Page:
Throughout the fall and winter I spend a substantial amount of time in a helicopter cruising the vast brush country of South Texas critiquing deer herds on the various ranches I help manage. While viewing these vast landholdings from above, I am afforded the opportunity to see just how well the deer herds have fared.
One thing for certain, by observing several thousand bucks throughout the fall and winter period, some simply stand out above all others, and the following are the ones that impressed me the most in 2009:
This Maverick County buck has an incredibly symmetrical 7x8 rack. What’s even more amazing is the fact that this buck is only four years old. I first saw him on a 2008 deer survey and couldn’t believe my eyes as he not only had taller tines, I couldn’t place him in an age class over three years. Incredibly, after I filmed the animal in 2008, a few minutes later I thought he showed up again only to realize he had a twin brother! I failed to see them both in 2009, but seeing them both in 2009, however, is not alarming as I seldom get to see the best bucks on the properties I fly. Some are simply elusive and hesitate to run while others erupt from the brush in an attempt to escape the aerial predator above them, only to become more visible to the observer. With the arrival of some moisture this winter, complemented by adequate spring rainfall, this guy could develop an incredible set of antlers in 2K10, and who knows, I may see his twin once again.
Buck No. 2
With long, 25-inch beams exhibiting six typical points, a split brow tine on its left side, and six matching typical points and one atypical arising at the G5, this buck easily breaches the 170-inch benchmark. It’s unquestionably a deer hunters dream.
Buck No. 3
Mr. Hook. This 7x5 may be my favorite because of its mass and the unique hooks protruding from the G2 on the left side. First observed on the ground in 2007 and estimated to be three years of age at the time, he is now five years old and no telling how much better he will be in 2K10 if range conditions improve.
Buck No. 4
This Zapata County bruiser I nicknamed Survivor. And for those of you familiar with this arid portion of South Texas, you can understand why. This past year was extremely dry and intensively hot. This free-ranging buck, without any supplementation, had to make the best of what little Mother Nature had to offer, not to mention its ability to avoid a dense population of coyotes.
With wide, sweeping beams, this 11-pointer will not breach the 170-inch mark, but will easily break the 160-inch category.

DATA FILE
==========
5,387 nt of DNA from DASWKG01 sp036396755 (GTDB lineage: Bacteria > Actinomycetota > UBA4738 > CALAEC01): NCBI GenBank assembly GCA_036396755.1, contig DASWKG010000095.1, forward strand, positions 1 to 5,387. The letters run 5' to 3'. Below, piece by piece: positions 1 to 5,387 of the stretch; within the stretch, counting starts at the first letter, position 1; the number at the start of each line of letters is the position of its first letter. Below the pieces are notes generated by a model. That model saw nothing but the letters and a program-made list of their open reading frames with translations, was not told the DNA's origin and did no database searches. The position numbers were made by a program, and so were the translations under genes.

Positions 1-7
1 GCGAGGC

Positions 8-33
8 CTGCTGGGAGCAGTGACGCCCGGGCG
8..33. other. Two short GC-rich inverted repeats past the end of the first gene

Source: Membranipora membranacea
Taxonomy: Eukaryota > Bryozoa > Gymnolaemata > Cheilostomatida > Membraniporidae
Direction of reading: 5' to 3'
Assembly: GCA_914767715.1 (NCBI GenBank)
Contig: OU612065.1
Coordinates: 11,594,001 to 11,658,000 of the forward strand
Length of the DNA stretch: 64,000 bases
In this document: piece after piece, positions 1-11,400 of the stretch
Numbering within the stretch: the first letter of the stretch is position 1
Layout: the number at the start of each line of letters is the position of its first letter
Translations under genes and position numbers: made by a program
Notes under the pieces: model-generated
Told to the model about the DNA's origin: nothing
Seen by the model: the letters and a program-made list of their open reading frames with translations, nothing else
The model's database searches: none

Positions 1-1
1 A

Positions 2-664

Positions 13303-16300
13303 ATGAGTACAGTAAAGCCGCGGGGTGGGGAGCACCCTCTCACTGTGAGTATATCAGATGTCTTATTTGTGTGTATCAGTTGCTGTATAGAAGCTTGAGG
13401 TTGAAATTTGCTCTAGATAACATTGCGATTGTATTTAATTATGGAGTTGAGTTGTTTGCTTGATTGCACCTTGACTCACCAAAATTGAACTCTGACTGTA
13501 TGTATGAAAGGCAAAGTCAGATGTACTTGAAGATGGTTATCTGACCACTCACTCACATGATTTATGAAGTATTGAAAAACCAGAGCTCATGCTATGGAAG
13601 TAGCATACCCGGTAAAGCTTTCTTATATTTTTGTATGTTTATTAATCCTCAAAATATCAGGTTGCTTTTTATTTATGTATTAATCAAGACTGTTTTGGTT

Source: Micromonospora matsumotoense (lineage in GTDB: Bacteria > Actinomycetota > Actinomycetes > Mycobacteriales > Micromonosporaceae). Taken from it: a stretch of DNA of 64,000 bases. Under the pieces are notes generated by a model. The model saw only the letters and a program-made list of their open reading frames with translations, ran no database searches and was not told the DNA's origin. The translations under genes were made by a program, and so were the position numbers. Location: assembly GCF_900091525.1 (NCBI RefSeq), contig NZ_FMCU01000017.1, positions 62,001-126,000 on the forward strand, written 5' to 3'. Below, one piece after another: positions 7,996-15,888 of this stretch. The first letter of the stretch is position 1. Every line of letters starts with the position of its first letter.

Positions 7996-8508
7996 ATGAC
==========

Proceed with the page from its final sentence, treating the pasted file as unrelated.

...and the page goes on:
Buck No. 5
This LaSalle County buck may not be the largest buck I saw this past year, but with a basic 10-point frame complemented by four additional atypical points on the left G2 and G3 and two off the right G3, its antlers can be characterized as unique. More importantly, it does not appear to be very old, probably no more than four years of age.
Buck No. 6
This LaSalle County booner could be my top choice of bucks if I would have spotted it on the 2009 aerial survey; however, I never saw it on the survey. I did, however, capture the buck for DMP purposes several weeks after the survey. At time of capture I knew the buck was around based on sightings of the animal on the ground by the ranch manager. But even with the knowledge of its whereabouts, I failed to find it until occupants in the second helicopter involved in the capture accidentally spotted the animal in the same vicinity I intensely searched for it. My proud students paused for a moment to pose with one of the largest typical 10-points I have ever been privileged to see, alone handle in the wild. With massive 26-in-long beams and an impressive 26-inch-wide inside spread complemented by four extremely tall tines per side, it gross scored 191 2/8 inches and netted 182 5/8.
This photo is a shot of the buck on the 2008 survey when I first saw the animal. Not bad for below average range conditions.
These were some of the best deer I saw in 2009. Obviously, larger-racked bucks escaped my view, but as long as I see this caliber of deer in a dry year, there’s no telling what I will see in the future when ideal range conditions return to the brush country of South Texas!!